Anyway, there are a lot of sites that explain the details, this is just a very highly level example. If you like math, this stuff will be right up your ally.

    --Wade
     
  9. Craig, you are right and Kelvin was actually saying the same. Things are made more complicated than necessary by unfortunate wording: "some images contain more information than others". Arguably, information and data are the same. Information really isn't the best word here, since a photo of a while wall with one trace of blood on it can contain a wealth of information actually (to the CSI team), and yet compress extremely well with the JPEG algoritm.
    But, yes, the thing that matters is how well the data can be compressed. A lot the same colour compresses easily. Horizontal gradients generally compress medium-well (with a risk of artifacts). Vertical gradients compress badly. Large colour differences compress badly (or show extreme artifacts). Random colour noise hardly compresses at all.
    It's very easy to simulate with a bit of photoshop or similar: create an image of any resolution, fill with one colour, save as JPEG. Gradient horizontal, save as JPEG, gradient vertical or diagonal, save as JPEG, apply the noise filter on it (very heavy handed), save as JPEG. You'll see the differences in file sizes.
     
  10. "Can I set the camera(s) to produce equal sized files? And maybe bigger files." - Yep, use nothing but uncompressed RAW all the time. But then you'd already come to that conclusion.
     
  11. ALSO, the higher your ISO the larger your JPG file sizes are. If you are really concerned about top digital quality you would not be shooting JPG only. Simple as that.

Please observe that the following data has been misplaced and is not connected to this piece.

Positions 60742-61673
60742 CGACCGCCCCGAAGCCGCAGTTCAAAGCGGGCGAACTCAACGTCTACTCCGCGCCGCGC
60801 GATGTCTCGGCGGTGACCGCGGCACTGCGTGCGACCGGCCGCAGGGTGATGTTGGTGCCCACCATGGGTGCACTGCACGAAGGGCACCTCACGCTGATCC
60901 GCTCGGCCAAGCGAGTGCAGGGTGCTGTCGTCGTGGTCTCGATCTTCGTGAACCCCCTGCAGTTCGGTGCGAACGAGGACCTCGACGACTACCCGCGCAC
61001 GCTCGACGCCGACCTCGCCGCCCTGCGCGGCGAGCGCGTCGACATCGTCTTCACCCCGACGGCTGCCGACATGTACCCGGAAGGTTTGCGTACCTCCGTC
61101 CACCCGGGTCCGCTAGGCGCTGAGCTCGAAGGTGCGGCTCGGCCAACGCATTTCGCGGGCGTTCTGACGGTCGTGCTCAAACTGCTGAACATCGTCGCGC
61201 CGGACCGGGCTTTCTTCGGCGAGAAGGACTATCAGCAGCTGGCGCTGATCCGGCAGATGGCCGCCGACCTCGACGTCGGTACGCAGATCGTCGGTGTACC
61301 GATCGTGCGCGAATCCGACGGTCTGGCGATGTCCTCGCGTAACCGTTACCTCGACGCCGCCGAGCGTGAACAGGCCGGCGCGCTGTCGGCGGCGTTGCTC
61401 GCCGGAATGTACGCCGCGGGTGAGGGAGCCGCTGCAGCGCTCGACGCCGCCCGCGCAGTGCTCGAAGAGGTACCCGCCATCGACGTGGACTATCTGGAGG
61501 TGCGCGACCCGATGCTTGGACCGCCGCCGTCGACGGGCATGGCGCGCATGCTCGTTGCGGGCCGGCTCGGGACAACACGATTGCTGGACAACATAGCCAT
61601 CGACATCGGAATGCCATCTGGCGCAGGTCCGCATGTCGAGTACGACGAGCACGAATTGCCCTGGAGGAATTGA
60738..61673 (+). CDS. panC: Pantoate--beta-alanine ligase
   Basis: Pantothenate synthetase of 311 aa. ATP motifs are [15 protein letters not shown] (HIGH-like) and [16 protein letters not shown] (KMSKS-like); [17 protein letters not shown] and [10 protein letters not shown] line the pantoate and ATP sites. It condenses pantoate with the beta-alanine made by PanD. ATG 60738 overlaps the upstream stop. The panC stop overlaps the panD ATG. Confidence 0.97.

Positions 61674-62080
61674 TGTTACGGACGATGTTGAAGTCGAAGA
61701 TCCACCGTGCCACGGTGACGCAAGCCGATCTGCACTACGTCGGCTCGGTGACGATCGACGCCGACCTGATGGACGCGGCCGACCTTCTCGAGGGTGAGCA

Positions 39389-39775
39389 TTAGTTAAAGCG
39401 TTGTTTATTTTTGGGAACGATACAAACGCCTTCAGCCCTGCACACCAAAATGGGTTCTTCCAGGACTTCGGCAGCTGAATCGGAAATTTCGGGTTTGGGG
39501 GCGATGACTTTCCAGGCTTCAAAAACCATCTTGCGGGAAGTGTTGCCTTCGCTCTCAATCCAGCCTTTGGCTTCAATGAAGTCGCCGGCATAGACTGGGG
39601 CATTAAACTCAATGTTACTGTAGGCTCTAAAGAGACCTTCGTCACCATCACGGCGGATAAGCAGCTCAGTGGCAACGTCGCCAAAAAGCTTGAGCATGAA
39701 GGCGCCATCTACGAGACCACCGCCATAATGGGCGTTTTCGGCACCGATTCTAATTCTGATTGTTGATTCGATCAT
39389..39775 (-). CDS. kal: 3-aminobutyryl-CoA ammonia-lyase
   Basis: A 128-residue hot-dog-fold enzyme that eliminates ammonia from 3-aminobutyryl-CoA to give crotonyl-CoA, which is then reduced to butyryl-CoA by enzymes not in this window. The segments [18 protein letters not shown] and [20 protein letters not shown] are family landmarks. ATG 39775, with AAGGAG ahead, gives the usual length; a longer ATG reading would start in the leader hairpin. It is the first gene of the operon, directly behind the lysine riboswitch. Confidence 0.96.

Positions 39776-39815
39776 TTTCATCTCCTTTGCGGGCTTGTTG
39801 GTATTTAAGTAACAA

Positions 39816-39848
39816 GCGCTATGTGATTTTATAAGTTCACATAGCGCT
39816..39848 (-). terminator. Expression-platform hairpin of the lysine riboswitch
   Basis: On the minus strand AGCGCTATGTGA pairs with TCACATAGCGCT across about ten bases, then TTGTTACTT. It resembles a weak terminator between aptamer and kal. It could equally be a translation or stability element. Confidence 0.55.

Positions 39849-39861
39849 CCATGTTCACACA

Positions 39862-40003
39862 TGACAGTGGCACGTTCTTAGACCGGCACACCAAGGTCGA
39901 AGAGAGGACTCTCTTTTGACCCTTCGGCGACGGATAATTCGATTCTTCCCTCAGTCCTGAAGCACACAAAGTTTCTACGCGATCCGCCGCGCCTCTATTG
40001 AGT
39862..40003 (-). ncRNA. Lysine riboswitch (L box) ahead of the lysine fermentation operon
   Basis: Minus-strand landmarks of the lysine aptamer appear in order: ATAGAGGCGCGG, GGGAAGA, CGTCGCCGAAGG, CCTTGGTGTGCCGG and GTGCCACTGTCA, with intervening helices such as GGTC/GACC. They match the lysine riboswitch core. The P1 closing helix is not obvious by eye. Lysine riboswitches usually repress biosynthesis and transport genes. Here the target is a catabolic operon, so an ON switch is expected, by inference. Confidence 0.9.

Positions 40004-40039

12. The D200 has an option on the shooting menu called jpeg compression with two options. "Optimal Quality" and "Size Priority".
    With "Optimal Quality", the camera will use the selected compression ratio (GOOD, BETTER, BEST aka Basic, Normal, Fine) to generate the jpeg file irregardless of the resulting file size. As described above, more complex scenes will result in larger files. I ALWAYS shoot "Optimal Quality" if I'm not shooting raw.
    With "Size Priority", the camera will vary the jpeg compression to keep all the files approximately the same size. This means that more complex scenes will generally lose more detail than a simpler scene.
    I'm not sure what circumstances the "Size Priority" is useful. Maybe journalists who need the end file size to be within certain limits for technical reasons. For example, when using a wireless transmitter, it might be helpful to keep the file sizes approximately constant so that the transmission time doesn't vary much per image.
    Even with Size Priority, the files will not be EXACTLY the same size, but they will be close.